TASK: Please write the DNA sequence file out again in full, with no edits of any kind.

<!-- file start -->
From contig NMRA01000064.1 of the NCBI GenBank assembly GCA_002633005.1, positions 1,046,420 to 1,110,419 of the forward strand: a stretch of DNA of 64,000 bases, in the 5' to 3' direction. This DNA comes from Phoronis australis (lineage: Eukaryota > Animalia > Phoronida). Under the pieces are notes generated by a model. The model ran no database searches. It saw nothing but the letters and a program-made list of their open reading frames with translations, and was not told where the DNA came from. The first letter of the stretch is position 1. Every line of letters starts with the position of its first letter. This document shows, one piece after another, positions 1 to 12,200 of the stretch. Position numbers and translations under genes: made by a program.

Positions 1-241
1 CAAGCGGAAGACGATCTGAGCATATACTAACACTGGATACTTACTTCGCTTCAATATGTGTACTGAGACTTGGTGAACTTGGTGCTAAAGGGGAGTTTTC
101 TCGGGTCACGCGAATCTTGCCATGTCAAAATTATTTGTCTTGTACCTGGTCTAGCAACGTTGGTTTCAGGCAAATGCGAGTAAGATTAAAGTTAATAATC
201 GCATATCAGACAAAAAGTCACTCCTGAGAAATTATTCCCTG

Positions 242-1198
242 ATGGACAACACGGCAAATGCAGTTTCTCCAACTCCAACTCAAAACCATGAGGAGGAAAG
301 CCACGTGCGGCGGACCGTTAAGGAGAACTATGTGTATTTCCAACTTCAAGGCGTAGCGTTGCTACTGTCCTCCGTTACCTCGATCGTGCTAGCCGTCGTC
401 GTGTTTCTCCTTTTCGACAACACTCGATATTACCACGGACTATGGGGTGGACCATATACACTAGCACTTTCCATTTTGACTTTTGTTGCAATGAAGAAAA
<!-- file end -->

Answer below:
From contig NMRA01000064.1 of the NCBI GenBank assembly GCA_002633005.1, positions 1,046,420 to 1,110,419 of the forward strand: a stretch of DNA of 64,000 bases, in the 5' to 3' direction. This DNA comes from Phoronis australis (lineage: Eukaryota > Animalia > Phoronida). Under the pieces are notes generated by a model. The model ran no database searches. It saw nothing but the letters and a program-made list of their open reading frames with translations, and was not told where the DNA came from. The first letter of the stretch is position 1. Every line of letters starts with the position of its first letter. This document shows, one piece after another, positions 1 to 12,200 of the stretch. Position numbers and translations under genes: made by a program.

Positions 1-241
1 CAAGCGGAAGACGATCTGAGCATATACTAACACTGGATACTTACTTCGCTTCAATATGTGTACTGAGACTTGGTGAACTTGGTGCTAAAGGGGAGTTTTC
101 TCGGGTCACGCGAATCTTGCCATGTCAAAATTATTTGTCTTGTACCTGGTCTAGCAACGTTGGTTTCAGGCAAATGCGAGTAAGATTAAAGTTAATAATC
201 GCATATCAGACAAAAAGTCACTCCTGAGAAATTATTCCCTG

Positions 242-1198
242 ATGGACAACACGGCAAATGCAGTTTCTCCAACTCCAACTCAAAACCATGAGGAGGAAAG
301 CCACGTGCGGCGGACCGTTAAGGAGAACTATGTGTATTTCCAACTTCAAGGCGTAGCGTTGCTACTGTCCTCCGTTACCTCGATCGTGCTAGCCGTCGTC
401 GTGTTTCTCCTTTTCGACAACACTCGATATTACCACGGACTATGGGGTGGACCATATACACTAGCACTTTCCATTTTGACTTTTGTTGCAATGAAGAAAA